This project examines the empirical nexus between ELL students' language identity and science identity development. The project addresses the pressing need for empirical studies that combine theoretical perspectives from second language education, linguistics, and science education to understand science identity development among ELLs.
Over 5.4 million of the U.S. public school students are identified as English language learners (ELLs), with 4.4 million being Spanish-speaking. Despite the increasing ELL population and growing demands for STEM jobs, research has noted mounting disparities in ELLs' science achievement and their substantial underrepresentation in the STEM workforce. Addressing the growing disparities between ELLs and their counterparts in STEM fields remains a national priority. This CAREER project examines the empirical nexus between ELL students' language identity and science identity development. The project addresses the pressing need for empirical studies that combine theoretical perspectives from second language education, linguistics, and science education to understand science identity development among ELLs. Based on social positioning theory, the research argues that ELLs' disadvantaged positioning in their educational experiences (due to their limited language proficiencies) undermines their developing educational identities. The proposed research takes place at a STEM Summer Out-of-School (OST) Program in a university setting in Southern Massachusetts. The project includes ELL middle school students, who come from ethnically/racially, linguistically diverse and a low-income urban educational context from Gateway cities in Southern Massachusetts.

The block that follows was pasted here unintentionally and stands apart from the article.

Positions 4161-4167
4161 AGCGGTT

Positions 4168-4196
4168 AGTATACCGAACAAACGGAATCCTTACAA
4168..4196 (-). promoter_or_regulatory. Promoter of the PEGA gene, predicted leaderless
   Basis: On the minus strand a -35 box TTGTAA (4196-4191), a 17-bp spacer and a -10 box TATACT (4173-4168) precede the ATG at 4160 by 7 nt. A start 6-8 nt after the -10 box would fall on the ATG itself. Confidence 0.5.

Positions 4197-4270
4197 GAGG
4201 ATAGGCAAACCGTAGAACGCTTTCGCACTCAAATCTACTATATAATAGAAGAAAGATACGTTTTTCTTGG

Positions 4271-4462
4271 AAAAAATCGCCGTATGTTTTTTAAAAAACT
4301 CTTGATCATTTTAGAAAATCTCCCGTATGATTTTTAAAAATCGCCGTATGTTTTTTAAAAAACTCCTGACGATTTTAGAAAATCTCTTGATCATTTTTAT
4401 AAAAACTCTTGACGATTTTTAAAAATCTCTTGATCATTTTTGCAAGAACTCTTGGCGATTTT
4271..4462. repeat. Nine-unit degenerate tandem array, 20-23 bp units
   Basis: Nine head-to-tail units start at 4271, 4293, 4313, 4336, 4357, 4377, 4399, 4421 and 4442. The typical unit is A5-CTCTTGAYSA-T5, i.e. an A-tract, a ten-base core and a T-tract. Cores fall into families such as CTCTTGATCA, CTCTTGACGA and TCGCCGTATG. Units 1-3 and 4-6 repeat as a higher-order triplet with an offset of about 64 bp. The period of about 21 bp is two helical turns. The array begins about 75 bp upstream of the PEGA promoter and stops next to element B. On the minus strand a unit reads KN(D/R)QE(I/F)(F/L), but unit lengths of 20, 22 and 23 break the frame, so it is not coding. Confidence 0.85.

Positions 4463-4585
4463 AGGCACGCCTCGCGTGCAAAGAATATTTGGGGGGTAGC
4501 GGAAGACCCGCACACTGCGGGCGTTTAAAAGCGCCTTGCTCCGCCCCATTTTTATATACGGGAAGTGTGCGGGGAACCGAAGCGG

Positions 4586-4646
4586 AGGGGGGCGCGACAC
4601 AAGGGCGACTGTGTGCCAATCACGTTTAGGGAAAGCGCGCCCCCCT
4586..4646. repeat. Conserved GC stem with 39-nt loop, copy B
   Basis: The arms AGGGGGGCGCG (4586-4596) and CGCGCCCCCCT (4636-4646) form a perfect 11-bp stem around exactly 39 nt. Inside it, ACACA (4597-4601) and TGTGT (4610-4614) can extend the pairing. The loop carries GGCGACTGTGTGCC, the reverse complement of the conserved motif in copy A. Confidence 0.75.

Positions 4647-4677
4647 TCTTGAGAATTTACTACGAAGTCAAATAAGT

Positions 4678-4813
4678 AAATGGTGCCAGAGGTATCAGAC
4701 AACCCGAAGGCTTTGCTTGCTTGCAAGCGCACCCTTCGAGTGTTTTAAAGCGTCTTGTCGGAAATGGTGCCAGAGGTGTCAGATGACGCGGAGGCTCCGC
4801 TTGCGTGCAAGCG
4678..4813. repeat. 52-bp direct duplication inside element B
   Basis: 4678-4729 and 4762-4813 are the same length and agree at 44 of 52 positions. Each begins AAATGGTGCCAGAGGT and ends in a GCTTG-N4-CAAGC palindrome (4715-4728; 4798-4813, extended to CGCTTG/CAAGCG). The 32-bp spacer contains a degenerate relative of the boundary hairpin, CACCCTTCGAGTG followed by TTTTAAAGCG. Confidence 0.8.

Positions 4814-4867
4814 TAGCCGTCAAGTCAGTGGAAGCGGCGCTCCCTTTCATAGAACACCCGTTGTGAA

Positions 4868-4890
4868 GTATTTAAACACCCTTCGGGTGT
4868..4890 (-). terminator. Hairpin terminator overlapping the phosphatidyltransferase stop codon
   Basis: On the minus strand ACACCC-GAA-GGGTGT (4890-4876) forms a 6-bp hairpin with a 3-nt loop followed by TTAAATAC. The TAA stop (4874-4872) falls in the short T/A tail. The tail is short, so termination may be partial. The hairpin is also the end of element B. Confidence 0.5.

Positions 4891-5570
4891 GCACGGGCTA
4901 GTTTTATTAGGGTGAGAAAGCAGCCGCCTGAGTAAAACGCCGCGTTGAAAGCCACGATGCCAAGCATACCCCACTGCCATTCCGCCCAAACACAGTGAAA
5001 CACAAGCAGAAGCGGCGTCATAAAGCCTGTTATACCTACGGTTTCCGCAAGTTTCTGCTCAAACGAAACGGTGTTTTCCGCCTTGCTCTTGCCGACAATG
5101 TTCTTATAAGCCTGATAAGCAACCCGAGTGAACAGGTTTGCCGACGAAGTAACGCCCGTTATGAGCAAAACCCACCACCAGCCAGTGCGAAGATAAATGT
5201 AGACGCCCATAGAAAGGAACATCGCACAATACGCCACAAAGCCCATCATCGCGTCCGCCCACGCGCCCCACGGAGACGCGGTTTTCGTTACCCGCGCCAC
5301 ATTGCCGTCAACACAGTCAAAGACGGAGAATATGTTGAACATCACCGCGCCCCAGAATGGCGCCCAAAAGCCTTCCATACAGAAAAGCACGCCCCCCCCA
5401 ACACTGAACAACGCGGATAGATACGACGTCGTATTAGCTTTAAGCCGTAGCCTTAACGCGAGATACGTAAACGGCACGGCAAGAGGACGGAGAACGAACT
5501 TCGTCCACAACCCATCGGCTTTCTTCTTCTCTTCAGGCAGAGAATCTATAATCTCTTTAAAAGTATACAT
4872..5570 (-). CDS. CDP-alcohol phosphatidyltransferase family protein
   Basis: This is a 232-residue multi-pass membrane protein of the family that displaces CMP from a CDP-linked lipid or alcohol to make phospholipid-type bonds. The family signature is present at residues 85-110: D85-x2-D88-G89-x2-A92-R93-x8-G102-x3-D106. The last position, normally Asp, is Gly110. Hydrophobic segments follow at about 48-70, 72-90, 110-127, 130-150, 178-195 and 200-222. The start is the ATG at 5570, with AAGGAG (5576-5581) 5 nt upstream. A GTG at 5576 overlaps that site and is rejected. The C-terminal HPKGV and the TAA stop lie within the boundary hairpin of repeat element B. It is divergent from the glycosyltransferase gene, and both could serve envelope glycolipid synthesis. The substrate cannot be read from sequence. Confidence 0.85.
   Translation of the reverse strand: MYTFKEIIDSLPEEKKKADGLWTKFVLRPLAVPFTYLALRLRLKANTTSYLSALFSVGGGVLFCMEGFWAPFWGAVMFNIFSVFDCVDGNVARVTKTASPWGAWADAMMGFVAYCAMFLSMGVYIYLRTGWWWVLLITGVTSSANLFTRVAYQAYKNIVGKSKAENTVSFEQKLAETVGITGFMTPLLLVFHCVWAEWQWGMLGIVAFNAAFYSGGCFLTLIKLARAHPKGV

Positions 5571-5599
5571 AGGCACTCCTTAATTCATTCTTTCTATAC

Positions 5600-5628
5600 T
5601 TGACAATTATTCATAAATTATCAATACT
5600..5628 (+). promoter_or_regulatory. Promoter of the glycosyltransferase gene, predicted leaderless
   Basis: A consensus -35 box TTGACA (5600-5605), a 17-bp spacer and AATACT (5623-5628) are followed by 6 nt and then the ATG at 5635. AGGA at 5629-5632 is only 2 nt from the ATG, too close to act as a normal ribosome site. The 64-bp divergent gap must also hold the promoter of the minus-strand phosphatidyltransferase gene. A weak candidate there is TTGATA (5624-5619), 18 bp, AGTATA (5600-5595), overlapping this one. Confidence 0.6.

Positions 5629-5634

Using longitudinal mixed-methods and experimental research design, the project's central hypothesis is that interventions that support boosting ELLs' language identities, such as positioning them as cognitively advantaged, will positively interact with ELLs' learning and identifying with science, namely their science identities. The research will generate understandings about the role language-based perceptions have in ELLs' language identities, and more specifically, will measure the impact of advantaged positioning on ELLs' science identity development over time. Further, the project will formulate new and innovative methods teachers can use to recognize and promote competent science performance and language identity development among ELLs. Results will help educators, policy-makers, and researchers design effective instructional programs that support long-term educational achievement and identity development among ELLs.